Stack Overflow is a community of 4.7 million programmers, just like you, helping each other.

Join them; it only takes a minute:

Sign up
Join the Stack Overflow community to:
  1. Ask programming questions
  2. Answer and help your peers
  3. Get recognized for your expertise

When trying to obtain an array of objects from an IEnumerable collection of objects (cast differently than the array I want), I know I can first cast the source collection to the proper type, and then obtain an array from that, but the method ToArray<T>() gives me the impression that it can handle both of those operations in one step. From my experience, though, I have never been able to find a case where the ToArray<T>() method works for any T except the original source's T (which, in my mind, makes ToArray<T>() silly, since it does the same thing that the non-generic ToArray() already does).

So my question is, am I missing the point of the ToArray<T>() method, and I'm trying to make it do something it was never intended for, or is there something silly I'm missing with regard to the method, and what I'm trying to do does generally follow its intent?

Here is a concrete example to illustrate my issue:

public interface IFoo { }
public class Foo : IFoo { }

static void Main(string[] args)
{
    // Suppose a list of Foos was created
    List<Foo> src = new List<Foo>();

    // I would be safe obtaining an array of IFoos from that list, but

    // This is not supported (although intellisense shows the method is there, the compiler balks):
    // IFoo[] results = src.ToArray<IFoo>();

    // Whereas this works just fine:
    IFoo[] results = src.Cast<IFoo>().ToArray();
}
share|improve this question
up vote 7 down vote accepted

The reason ToArray<T>() is generic is so that it can operate on any IEnumerable<T>, not so that you can supply a different T:

public static T[] ToArray<T>(this IEnumerable<T> self) { ... }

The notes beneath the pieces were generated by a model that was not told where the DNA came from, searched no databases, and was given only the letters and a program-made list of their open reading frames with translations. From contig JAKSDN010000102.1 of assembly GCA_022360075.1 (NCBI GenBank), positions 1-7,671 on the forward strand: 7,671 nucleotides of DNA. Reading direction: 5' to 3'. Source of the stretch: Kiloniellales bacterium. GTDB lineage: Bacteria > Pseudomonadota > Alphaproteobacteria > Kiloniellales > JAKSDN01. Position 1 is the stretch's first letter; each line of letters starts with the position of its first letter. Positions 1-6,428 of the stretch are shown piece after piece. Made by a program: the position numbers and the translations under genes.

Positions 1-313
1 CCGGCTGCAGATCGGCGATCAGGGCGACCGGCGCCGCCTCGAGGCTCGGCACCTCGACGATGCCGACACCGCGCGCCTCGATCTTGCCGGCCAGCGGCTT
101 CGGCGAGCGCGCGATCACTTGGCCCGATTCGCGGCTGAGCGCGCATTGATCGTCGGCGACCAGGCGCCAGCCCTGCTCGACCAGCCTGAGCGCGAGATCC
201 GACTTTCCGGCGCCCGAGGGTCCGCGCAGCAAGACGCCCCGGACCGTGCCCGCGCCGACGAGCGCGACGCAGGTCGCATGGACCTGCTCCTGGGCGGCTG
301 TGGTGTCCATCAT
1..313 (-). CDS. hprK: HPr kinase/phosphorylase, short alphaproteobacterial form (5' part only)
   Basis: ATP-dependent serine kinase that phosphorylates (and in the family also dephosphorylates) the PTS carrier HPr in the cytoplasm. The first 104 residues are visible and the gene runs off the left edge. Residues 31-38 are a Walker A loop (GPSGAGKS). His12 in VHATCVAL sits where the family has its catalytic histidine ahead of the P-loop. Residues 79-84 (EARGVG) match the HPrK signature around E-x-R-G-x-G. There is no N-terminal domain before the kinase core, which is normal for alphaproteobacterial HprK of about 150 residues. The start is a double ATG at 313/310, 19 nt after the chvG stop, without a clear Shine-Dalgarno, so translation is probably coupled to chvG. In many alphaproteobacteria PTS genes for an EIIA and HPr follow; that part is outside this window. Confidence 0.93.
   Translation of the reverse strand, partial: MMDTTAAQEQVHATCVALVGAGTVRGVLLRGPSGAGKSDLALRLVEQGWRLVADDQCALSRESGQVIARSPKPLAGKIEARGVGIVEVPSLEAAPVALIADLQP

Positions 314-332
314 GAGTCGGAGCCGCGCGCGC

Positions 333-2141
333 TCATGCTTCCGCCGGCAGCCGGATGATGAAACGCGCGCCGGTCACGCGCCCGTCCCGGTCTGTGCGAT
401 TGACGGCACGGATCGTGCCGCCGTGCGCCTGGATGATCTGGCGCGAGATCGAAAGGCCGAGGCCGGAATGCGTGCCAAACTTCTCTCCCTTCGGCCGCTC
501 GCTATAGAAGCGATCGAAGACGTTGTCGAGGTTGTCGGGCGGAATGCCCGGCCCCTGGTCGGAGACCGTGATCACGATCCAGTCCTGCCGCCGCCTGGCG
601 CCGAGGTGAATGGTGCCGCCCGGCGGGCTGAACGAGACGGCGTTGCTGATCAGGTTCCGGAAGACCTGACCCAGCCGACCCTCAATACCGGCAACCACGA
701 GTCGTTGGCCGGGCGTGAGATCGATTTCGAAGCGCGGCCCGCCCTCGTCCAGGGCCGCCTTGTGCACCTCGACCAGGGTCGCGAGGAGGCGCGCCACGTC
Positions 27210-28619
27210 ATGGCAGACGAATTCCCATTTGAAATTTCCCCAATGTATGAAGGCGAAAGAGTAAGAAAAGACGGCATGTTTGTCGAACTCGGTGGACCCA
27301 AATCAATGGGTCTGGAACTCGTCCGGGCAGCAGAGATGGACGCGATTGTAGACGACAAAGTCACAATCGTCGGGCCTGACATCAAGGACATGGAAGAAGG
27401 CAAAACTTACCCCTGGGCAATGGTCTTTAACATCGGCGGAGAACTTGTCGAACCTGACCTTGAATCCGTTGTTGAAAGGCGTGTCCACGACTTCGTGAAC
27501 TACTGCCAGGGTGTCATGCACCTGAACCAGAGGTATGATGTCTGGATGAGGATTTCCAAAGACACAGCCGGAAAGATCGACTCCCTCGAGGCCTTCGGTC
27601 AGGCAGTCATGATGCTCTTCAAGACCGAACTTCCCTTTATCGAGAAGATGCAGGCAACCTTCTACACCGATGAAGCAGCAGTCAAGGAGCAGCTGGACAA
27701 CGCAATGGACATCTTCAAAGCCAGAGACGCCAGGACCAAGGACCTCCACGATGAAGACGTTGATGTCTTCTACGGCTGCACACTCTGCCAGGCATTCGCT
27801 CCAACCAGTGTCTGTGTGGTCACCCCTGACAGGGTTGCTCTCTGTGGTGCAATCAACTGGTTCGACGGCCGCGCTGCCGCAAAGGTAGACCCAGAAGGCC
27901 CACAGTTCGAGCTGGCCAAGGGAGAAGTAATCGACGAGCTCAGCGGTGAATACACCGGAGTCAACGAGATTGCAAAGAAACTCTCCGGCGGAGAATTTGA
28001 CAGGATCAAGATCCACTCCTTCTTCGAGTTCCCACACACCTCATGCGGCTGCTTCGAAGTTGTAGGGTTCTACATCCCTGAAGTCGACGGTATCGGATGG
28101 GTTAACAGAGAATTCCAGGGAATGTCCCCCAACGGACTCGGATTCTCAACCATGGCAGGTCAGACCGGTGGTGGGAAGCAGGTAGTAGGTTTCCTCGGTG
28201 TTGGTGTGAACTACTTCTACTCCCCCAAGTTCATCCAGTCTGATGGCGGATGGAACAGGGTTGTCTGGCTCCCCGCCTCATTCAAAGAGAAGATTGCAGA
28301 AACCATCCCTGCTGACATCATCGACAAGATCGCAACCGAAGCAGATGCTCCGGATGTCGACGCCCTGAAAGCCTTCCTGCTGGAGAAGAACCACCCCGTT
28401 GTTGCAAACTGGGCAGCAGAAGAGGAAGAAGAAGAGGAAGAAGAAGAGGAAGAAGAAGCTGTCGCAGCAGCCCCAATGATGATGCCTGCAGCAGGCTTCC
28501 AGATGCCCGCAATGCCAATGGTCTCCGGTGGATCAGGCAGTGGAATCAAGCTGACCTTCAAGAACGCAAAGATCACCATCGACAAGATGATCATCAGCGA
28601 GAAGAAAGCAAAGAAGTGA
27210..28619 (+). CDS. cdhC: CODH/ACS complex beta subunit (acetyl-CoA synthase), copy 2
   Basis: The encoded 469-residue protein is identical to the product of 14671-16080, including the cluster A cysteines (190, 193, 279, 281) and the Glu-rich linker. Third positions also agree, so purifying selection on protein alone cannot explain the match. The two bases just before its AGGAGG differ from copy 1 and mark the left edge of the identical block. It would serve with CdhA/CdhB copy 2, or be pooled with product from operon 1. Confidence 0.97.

You should never need to provide the T yourself. If you did, as in your example, the method would expect to receive, for example, an IEnumerable<IFoo>, which you are not supplying.

FYI, there is no "non-generic ToArray()". The compiler is inferring the T generic argument based on the type of enumerable you call ToArray() on.

share|improve this answer
    
That makes sense. it looks like I was confusing the ToArray() vs. ToArray<T>(). I had assumed those were two different methods, but it looks like ToArray() actually just redirects to an implicit interpretation of ToArray<T>() based on the T of the source IEnumerable. Maybe it's personal biases, but I still feel like that seems a bit awkward. Maybe that's just the nature of generics. I would think there would be a way to "hide" the generic T, but I can't really think of a good way to do that since (as you mentioned) IEnumerable needs a T. Anyway, thank you for your answer. – Steven Nov 10 '10 at 18:05
    
No problem. Yes, you are right -- they are the same method. If you call a generic method and don't supply any type arguments, the compiler will try to infer them for you. It sounds awkward, but it can save a LOT of typing. Imagine if you had a List<Dictionary<string, List<int>>> -- .ToArray() is much nicer than .ToArray<Dictionary<string, List<int>>>(). (As a side note, the compiler will prefer a non-generic method, if one exists and your arguments are compatible with its signature, otherwise it will look for a usable generic overload.) – cdhowie Nov 10 '10 at 18:09
1  
Is is possible to use a different T in C#4 because the T in IEnumerable<out T> is covariant? – CodesInChaos Nov 10 '10 at 18:40
    
Possibly, but I haven't tried that. – cdhowie Nov 10 '10 at 18:44

Your Answer

 
discard

By posting your answer, you agree to the privacy policy and terms of service.

Not the answer you're looking for? Browse other questions tagged or ask your own question.